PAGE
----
But the one people talk about with Babe Ruth-like reverence is the one he hit in college on a cold, drizzly night in San Diego against Saint Louis. He drove a first-pitch fastball over the left-center-field wall at a height exceeding the 80-foot light tower and out of the Toreros’ ballpark.
‘‘And it disappeared, climbing into the night sky through the fog,’’ says Jack Murray, San Diego’s play-by-play man. ‘‘The only thing I could think of was ‘The Natural,’ when he broke the light tower.’’
Kris almost didn’t play in that game. He felt sick. But instead of pulling himself from the game, ‘‘I was like, ‘I’ll just swing at the first pitch,’?’’ he says. ‘‘He happened to throw a fastball up and in, and I just caught it flush. .?.?. That was definitely one I’ll remember for a while.’’
‘‘I’m jealous of Chicago,’’ Murray says.
No Strip, no distractions
If Kris Bryant sounds too good to be true, baseball is only a small part of it.
He and older brother Nick graduated high school with 4.78 GPAs. Neither drinks, Mike says, and they stayed out of trouble growing up, even as the bright lights of the Strip beckoned less than 10 miles away.
Every coach, scout, teammate and executive who has evaluated or worked with Kris raves about his focus, makeup and approach.
‘‘He’s kind of different as far as his expectations of himself,’’ teammate Logan Watkins says. ‘‘He wants to get a hit every time he’s up at the plate. He wants to just be perfect. I get on him about that a little bit: ‘Hey, man, just have fun.’?’’
Mike says that focus comes from his wife, Susie.
‘‘If there’s a driving force for success behind Kris and all the important things he represents, it was Susie,’’ he says. ‘‘She was the driving force behind the makeup everybody always talks about when they talk about Kris.’’
Mike? He was the baseball force, a constantly moving, talking, coaching, outgoing counterweight to Susie’s more reserved, conservative, media-shy nature.
From the time Kris was 5, Mike, a former Boston Red Sox farmhand, has been his hitting coach. Wiffle Ball in the cul-de-sac turned into hitting in the batting cage behind the garage with Mike, which turned into the stuff of local legend.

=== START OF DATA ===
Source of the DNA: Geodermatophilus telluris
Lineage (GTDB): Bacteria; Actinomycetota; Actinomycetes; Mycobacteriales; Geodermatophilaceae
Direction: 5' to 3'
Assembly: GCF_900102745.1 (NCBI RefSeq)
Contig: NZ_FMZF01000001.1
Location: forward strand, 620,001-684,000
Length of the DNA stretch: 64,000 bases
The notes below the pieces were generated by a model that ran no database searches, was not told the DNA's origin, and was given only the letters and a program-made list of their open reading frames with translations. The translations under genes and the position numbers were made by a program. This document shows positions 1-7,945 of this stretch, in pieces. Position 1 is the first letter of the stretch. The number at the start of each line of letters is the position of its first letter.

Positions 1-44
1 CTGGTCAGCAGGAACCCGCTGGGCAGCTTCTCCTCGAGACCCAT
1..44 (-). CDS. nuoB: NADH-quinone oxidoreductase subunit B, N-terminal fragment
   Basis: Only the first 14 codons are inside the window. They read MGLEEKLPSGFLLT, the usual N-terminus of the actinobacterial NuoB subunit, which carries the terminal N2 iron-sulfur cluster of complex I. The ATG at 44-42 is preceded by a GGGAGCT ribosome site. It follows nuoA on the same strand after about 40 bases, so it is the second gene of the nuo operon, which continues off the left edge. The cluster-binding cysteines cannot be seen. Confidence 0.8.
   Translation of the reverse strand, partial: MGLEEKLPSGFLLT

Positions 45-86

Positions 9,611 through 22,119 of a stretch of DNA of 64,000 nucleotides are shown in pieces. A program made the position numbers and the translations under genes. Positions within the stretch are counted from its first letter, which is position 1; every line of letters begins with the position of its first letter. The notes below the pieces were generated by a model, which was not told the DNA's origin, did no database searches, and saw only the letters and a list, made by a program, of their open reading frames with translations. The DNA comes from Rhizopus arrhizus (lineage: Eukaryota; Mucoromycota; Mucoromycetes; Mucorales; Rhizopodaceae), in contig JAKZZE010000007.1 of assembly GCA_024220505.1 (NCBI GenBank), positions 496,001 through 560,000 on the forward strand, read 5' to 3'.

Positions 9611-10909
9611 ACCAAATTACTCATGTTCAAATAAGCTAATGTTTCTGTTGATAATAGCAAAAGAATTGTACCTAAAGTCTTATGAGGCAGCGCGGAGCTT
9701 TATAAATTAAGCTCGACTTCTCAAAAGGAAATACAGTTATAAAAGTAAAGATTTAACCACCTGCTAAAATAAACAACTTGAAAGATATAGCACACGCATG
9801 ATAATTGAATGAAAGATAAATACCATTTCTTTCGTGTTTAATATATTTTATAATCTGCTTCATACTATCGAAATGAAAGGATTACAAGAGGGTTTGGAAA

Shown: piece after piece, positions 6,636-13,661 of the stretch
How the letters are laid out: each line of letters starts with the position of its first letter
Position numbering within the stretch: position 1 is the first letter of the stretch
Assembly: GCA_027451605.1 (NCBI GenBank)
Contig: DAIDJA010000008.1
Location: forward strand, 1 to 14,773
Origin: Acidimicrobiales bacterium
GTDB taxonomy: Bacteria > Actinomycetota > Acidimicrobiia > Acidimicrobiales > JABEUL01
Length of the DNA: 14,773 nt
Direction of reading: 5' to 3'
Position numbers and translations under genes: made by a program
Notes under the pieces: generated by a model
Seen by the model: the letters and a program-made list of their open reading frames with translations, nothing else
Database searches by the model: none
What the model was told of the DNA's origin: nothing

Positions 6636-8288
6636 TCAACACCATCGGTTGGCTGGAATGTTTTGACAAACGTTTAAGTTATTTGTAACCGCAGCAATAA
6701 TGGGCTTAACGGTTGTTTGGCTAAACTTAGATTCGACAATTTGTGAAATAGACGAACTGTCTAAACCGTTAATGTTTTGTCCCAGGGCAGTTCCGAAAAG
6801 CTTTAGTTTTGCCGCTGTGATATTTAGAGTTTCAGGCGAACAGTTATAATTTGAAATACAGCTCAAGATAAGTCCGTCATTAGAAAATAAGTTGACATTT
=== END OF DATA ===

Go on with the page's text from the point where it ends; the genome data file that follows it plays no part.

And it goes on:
Kris says he’s hungrier than ever to get to the big leagues — not to show anybody he should be there, but to see it for himself.
‘‘I can’t predict the future or how good of a career I’ll have,’’ he says. ‘‘I don’t even know if I’ll make it. But it’s definitely something I’ve been dreaming about ever since I’ve been taking cuts out there in my batting cage.’’
“It was probably the best decision I ever made”
Maybe if Kris had skipped college and signed out of high school, he already would be in the majors. Bryce Harper, one of Kris’ former teammates growing up in Las Vegas, skipped a year of high school, came out in the 2010 draft and is in his third season with the Washington Nationals.
Kris, projected by some that year to be a first-rounder, fell to the 18th round because of signability questions, and the Toronto Blue Jays wouldn’t pay the $2.5 million for him to give up school. Kris, who was invited to apply for a Rhodes Scholarship, was sold on the combination of education, quality of life in San Diego and baseball development at that level.
‘‘It was probably the best decision I ever made,’’ he says. ‘‘Those were the best three years of my life. And I think the development path is very different for me coming out of college.’’
Maybe that’s a big part of how Kris got to this point so quickly after being drafted. He had a 1.098 OPS this season, and his 43 homers still lead pro baseball more than three weeks after his last game.